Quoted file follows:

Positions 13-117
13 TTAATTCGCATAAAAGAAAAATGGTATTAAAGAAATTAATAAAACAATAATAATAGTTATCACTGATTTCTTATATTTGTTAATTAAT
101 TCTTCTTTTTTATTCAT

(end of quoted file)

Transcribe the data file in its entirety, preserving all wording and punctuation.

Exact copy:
Positions 13-117
13 TTAATTCGCATAAAAGAAAAATGGTATTAAAGAAATTAATAAAACAATAATAATAGTTATCACTGATTTCTTATATTTGTTAATTAAT
101 TCTTCTTTTTTATTCAT